Ex-mayor Paul Ives led this charge and current Mayor Russ Arnott has happily carried the torch. They have cost Comox taxpayers huge amounts of money trying to justify their actions.

Meanwhile, Shakesides sits in disrepair. But as Craig Freeman and the Merville Community Association have proved, it’s neither difficult nor expensive to preserve and rejuvenate a historic building, and give it a new life for public enjoyment.

The minority Liberal government announced a new cabinet post this week: Mona Fortier was appointed Minister of Middle-Class Prosperity and Associate Minister of Finance.

Does that term ‘middle-class’ bother anyone else? Don’t we really mean middle-income? Does Canada have a class system?

Giving middle income families the label of ‘middle-class’ suggests there is an upper class and a lower class.

I don’t know about you, but in my world, people who have higher incomes don’t necessarily warrant a ‘higher class’ status than anyone else. In some instances, I’d argue the opposite. Likewise, people who have had less financial success in their lives don’t warrant ‘lower class’ status.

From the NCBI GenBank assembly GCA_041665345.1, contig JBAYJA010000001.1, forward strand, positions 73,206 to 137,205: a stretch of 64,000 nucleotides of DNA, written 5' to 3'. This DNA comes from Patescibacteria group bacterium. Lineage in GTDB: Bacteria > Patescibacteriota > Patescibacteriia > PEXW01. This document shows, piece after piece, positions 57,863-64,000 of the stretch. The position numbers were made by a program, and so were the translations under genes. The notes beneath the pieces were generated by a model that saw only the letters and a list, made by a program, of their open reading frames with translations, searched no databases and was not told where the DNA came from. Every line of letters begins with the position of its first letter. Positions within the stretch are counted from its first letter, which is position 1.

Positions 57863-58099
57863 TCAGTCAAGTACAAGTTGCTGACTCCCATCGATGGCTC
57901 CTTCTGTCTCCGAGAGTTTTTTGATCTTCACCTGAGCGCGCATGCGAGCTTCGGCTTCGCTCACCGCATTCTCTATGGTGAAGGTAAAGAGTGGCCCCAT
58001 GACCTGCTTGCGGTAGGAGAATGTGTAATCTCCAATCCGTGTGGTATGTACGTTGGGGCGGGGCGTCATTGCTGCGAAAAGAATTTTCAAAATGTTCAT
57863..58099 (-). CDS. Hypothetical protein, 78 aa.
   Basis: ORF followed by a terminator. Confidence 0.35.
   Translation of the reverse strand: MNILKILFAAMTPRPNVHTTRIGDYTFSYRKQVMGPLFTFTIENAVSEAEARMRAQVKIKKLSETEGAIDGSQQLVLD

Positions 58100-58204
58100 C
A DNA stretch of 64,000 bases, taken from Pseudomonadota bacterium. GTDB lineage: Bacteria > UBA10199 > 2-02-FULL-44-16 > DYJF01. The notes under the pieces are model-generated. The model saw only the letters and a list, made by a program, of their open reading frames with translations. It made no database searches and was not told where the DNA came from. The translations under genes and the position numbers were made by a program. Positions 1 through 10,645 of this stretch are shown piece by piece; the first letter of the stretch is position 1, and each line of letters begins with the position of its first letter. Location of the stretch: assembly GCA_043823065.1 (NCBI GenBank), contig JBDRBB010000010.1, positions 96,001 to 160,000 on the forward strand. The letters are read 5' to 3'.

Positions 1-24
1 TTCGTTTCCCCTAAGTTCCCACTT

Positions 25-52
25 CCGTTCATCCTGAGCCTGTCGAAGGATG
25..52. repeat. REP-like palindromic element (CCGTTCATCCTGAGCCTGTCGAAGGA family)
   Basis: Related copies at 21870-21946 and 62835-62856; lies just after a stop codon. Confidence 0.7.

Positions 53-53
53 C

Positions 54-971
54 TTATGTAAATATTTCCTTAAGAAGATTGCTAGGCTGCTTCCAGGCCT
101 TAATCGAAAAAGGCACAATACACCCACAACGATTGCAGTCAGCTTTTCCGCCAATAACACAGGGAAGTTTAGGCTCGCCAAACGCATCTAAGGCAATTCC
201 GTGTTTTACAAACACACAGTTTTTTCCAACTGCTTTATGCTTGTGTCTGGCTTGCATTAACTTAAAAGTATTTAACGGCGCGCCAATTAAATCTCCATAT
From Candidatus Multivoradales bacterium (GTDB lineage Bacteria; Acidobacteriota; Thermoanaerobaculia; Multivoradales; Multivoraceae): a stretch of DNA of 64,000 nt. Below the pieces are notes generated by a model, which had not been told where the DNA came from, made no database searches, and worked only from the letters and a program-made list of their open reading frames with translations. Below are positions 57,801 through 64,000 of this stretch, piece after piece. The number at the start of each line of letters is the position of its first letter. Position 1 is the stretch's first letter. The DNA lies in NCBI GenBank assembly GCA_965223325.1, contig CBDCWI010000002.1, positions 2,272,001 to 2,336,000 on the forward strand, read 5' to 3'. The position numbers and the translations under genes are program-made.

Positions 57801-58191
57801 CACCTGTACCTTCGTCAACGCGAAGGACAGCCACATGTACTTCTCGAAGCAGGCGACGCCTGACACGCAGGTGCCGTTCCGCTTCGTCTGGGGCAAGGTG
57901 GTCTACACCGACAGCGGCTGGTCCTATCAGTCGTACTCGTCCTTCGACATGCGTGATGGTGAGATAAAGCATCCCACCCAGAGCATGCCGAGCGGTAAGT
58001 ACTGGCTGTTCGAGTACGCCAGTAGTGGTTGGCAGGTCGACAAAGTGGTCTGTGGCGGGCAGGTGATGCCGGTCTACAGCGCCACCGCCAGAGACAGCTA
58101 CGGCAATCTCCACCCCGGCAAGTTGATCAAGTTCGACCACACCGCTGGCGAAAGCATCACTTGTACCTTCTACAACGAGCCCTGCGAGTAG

I’m nitpicking, perhaps. But how we use language affects people and reveals a truth about how we see the world. Doesn’t assigning a ‘class’ to our income levels say something unfavorable about our sense of social justice and personal worth?

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Did the Comox Town Council pay their CAO $350,000 just to go away? Why?

Did the Comox Town Council pay their CAO $350,000 just to go away? Why?

Winter is coming  |  George Le Masurier photo

Did the Comox Town Council pay their CAO $350,000 just to go away? Why?

By George Le Masurier

“Nothing makes me more nervous than people who say, ‘It can’t happen here.’ Anything can happen anywhere, given the right circumstances.”
— Author Margaret Atwood, quoted in The Daily Telegraph (U.K.)

 

The firing of Chief Administrative Officer Richard Kanigan is just one part of the turmoil surrounding the Town of Comox. And it might not even be the town’s most expensive headache.

Unhappy public works employees, false allegations carelessly publicized, two expensive Supreme Court lawsuits, a road project that won’t end and a fired CAO walking away with a pile of cash.

Comox Town Council must have been desperate to get rid of their long-time CAO. According to a reliable source within town hall, councillors gave him a whopping severance package totalling $350,000.